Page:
This blog is for everyone who uses words.

The ordinary-sized words are for everyone, but the big ones are especially for children.



Monday, 10 August 2015

Spot the frippet: filoselle.

It's amazing what a difference a few letters can make.

Yesterday's monstrous word, filose, for instance, can be transformed with the simple addition of a three more letters into the dancing and joyous filoselle.

Filoselle is a soft silk thread used especially for embroidery.

Now, some of you may not see the point in looking out for embroidery, but if you are one of those then answer me this: why should a work of art made by applying lines of thread to a background have less artistic merit than one made by applying lines of paint?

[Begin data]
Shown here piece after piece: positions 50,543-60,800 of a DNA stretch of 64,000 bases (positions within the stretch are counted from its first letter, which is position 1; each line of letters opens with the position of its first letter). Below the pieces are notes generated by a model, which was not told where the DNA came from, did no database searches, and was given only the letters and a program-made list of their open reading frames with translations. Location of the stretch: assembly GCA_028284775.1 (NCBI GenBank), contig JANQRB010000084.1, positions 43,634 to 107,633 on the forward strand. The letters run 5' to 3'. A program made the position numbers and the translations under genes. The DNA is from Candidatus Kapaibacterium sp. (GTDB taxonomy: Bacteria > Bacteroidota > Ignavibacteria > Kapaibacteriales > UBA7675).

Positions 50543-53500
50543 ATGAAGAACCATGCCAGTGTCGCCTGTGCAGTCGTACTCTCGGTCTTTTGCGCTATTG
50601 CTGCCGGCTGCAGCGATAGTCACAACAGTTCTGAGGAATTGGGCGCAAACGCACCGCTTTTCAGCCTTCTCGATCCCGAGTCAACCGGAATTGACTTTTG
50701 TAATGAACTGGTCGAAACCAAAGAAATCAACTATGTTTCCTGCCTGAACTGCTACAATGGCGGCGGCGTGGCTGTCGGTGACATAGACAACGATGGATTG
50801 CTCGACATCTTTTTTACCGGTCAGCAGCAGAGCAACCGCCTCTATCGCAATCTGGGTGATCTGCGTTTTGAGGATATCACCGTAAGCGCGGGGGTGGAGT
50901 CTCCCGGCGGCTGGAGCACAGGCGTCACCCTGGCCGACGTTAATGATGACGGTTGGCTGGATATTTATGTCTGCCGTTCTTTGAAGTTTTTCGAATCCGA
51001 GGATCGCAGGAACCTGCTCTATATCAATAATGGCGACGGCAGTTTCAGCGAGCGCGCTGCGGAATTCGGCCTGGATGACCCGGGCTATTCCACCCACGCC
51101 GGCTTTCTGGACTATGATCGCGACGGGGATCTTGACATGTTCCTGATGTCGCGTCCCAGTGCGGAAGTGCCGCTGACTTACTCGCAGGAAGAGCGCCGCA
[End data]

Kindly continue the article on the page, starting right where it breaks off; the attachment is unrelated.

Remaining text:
(Before you start, I agree that most embroidery is very poor art indeed. But then so is most painting.)

Anyway, why not see if you nudge a prejudice one way or the other.

File:Embroidery-flowers-Alfaro-Nunez.jpg
A sample of traditional embroidery by the Alfaro-Nùñez family of Cochas, Peru.
  
It'd be good to reach the end of the day a little more educated, wouldn't it.


This is from Japan.

Spot the frippet: filoselle. You pronounce this FEELohSELL. The word comes from France, where it means silk or silkworm, from the Italian filosello,  perhaps from the Latin folliculus, little bag.


2 comments:

  1. Filoselle is a good name for a princess. And I disagree about embroidery! It's art almost as often as painting which isn't that often but things can be lovely without being ART. Art lite!

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    Replies
    1. Yes, she'd make a good princess, and a fairy story about one who embroiders or unpicks something could be fascinating. Shades of Penelope, of course.

      But on the equivalence of Art and Embroidery, I think we actually agree almost completely.

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